Located in the Happy Hollow neighborhood a garden suburb with “…rolling hills, lush shrubbery, manicured lawns, numerous trees, Tudor-style homes, and winding streets.”
Description: Single-family Tudor style Brick home, shingle roof, 2 ½ stories, built 1926. Designed and built by Bert Hene Construction Company. 3,852 sq. ft., 4 bedrooms, 2.5 baths, screened porch, 400 square foot basement. Value in 1930 – $23,000. The HYDES sold their home on Izard street in May 1949 for $25,000.
A description in the Omaha World-Herald features a charming description of the garden. “The garden is of simple, informal design, adaptable to the city home grounds, where space is limited. Some interesting feature is to be placed in every view from the house. Many varieties of shrubs, trees, and flowers are to be used. They will be arranged and selected as to give almost a continuous succession of bloom the entire summer, and yet all are to be in harmonious relation with each other. The landscape department of the Sonderegger nurseries designed the garden, which will be planted in the early spring. The residence is being built by the Hene Construction company, which is also architect.”
Note – John HYDE Sr., a passionate gardener spent his free time tending to the yard. An impressed passerby inquired if John was available for other jobs not realizing Dr. Hyde was the homeowner and not the gardener.
420 JE George Boulevard 1949- Owned home #6, still exists.
Description – Colonial style single family home, designed by John F. Hyde Jr., 1.5 stories, 3 bedrooms, 2 baths, 3402 sq. Ft.
My grandmother saved several newspaper articles about the house. The home had to be rebuilt after a fire nearly destroyed it when it was near completion. The fire started about 2:30 a.m. in the morning caused by salamander stoves used to warm the concrete floors. Mabel and John’s son and family lived in an adjoining lot. Alerted by their barking Cocker Spaniel, Sun Tan, known as “Sunny,” John Jr. rang the fire department at 2:59 a.m., but it was too late. “Mr. Hyde found the building ‘a mass of flames.’”Although the house carried 15 thousand dollars of insurance, it was valued at 35 thousand dollars.
“HOME FINISHED DESPITE BLAZE – Hyde Residence has Fine Features.
Dr. and Mrs. John F. Hyde were dismayed last January 13 when fire destroyed their nearly-completed house at 420 J.E. George Boulevard. So was their son, John Jr. He was the architect who designed it.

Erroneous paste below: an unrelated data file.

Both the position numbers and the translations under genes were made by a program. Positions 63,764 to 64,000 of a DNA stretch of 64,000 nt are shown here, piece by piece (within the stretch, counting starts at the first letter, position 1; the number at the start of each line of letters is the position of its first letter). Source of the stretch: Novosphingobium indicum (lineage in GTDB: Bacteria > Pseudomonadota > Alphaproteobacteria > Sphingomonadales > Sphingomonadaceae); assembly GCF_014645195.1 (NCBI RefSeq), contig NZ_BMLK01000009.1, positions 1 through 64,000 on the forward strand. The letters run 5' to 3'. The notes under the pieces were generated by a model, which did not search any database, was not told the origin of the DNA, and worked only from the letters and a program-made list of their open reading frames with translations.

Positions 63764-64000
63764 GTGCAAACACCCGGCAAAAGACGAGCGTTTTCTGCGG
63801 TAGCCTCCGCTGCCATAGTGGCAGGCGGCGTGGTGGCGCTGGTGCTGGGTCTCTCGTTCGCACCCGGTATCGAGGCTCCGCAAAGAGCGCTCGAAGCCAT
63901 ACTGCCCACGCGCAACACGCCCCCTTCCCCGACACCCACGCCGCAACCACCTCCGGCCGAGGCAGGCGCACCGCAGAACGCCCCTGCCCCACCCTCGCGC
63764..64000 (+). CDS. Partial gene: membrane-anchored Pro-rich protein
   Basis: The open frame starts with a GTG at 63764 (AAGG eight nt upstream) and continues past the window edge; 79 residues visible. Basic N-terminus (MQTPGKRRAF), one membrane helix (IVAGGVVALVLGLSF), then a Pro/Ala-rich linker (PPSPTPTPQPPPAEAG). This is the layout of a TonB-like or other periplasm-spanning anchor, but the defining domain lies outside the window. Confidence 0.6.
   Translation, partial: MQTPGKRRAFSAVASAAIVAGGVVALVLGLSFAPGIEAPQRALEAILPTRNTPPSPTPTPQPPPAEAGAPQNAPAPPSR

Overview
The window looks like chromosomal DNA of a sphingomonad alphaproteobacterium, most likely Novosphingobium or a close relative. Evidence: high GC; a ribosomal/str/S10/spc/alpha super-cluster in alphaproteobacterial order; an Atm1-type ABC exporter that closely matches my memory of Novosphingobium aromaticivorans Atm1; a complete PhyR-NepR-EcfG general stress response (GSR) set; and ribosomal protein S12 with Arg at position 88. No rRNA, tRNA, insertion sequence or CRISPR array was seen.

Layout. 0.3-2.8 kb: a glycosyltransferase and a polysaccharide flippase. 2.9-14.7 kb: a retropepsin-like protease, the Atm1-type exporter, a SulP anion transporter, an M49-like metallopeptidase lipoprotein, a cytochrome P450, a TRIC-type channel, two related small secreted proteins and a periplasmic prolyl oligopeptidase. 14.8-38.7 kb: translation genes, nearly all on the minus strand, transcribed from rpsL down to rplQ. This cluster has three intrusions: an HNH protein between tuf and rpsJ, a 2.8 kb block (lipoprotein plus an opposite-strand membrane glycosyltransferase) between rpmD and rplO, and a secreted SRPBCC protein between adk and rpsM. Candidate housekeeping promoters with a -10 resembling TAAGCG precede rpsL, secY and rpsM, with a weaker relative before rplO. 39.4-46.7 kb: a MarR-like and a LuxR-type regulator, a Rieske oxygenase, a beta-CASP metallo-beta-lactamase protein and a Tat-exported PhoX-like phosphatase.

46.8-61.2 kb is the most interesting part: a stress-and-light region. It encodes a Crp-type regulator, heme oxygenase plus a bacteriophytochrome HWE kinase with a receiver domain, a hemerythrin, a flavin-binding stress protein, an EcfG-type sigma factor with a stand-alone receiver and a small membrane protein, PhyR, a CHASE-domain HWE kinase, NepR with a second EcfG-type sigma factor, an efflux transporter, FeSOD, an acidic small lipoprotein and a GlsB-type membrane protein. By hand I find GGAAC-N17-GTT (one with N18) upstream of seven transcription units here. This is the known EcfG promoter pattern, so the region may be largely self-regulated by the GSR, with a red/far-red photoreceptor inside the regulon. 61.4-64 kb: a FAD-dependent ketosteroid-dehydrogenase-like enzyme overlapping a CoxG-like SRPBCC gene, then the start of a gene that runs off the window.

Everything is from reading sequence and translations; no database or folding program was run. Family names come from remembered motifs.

The house was too fine to abandon, however. Now completed, it is one of the most attractive in Omaha.
Yellowwood siding, a green door, and a white board fence give it a color that suits its colonial lines. It faces east on a large lot and looks, as Mrs. Hyde says, ‘as though it grew out of the ground.’
A fireplace surrounded by bookshelves and a welcoming bay window are features of the living-dining room.
The dining area has built-in cupboards which are back-to-back with cupboards in the brightly decorated breakfast room on the west side of the house.
Off the living room to the south is a cheerful sun porch, glassed-in now, but equipped with removable screens for summer outdoor dining.
Off the kitchen is a utility room containing heating and laundry equipment and nearly enough cooking facilities for a second kitchen.
A “back porch” room contains air conditioning equipment and can be locked off from the rest of the house for package deliveries when the owners are away.
There is further storage space in the garage, and a garden tool room opening off the garage. The Hydes realized they would need plenty of storage room about the house because it has no basement.
A closet near the front door contains a wood box which can be filled from the garage and racks for the storage of card tables.
There is a powder room on the first floor and a bathroom for each of the three upstairs bedrooms. The lavatory in Dr. Hyde’s bathroom has a now seldom-seen marble top, an old-fashioned idea that fits in well with modern design. Silvered wallpaper adds to the charm of Mrs. Hyde’s bathroom.
Old oak furniture, given a gray finish are in the doctor’s room. It includes a desk and shelves for his medical books.
William Votava helped plan the interior decorating”.
A few months ago I rediscovered 265 color slides from my grandparents. They included an image of my mother and her constant companion, Sunny, in the living room at 420 George Boulevard. I examined the image and found eight items that still belong to family members.
#1 Regency mahogany round table with spiral legs – Victorian reproduction
#2 Dresden porcelain cigarette dish designed by Carl Thieme. [A chain smoker, Mabel displayed her cigarettes in a classy container. It held 19 cigarettes as depicted in the photograph above with Jean and Sunny.]
#3Cobalt blue lamps [Mabel and Anna Jane both had these lamps in their homes. I’ve had to change the lampshades and have them rewired, but they are still elegant.]
#4 Framed wedding photograph of Mary NELSON NICHOLS and John Mathews NICHOLS taken in 1881. Mabel kept the treasured picture on a bookshelf in her living room.
#5 Wingback chairs x 2 (Mabel HYDE had the chairs upholstered in a purple floral pattern as featured above. I’ve had them reupholstered.)
#6 Set of Junior Classic Books that belonged to Dr. John HYDE
#7 Dresden Porcelain Figurine
#8 Steubenware glass bowl
Mabel kept an impeccable house that looked like a show home. She didn’t accomplish this on her own; she had several maids over the years. A fastidious housekeeper with strict expectations, it wasn’t easy to live with her. My mother and grandmother described cleaning day as “a revolution.” The oriental rugs were taken outside and beaten; the bedframes set out on the lawn and cleaned; countertops had to be smoothly polished; the carpet vacuumed so no footprints were visible. My mother distinctly remembers each fork tine had to be thoroughly dried. Mabel supervised and assisted.